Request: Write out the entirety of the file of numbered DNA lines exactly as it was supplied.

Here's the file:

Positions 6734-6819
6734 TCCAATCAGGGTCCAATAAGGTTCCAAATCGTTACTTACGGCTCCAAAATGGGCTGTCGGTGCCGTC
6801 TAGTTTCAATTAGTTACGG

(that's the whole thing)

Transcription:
Positions 6734-6819
6734 TCCAATCAGGGTCCAATAAGGTTCCAAATCGTTACTTACGGCTCCAAAATGGGCTGTCGGTGCCGTC
6801 TAGTTTCAATTAGTTACGG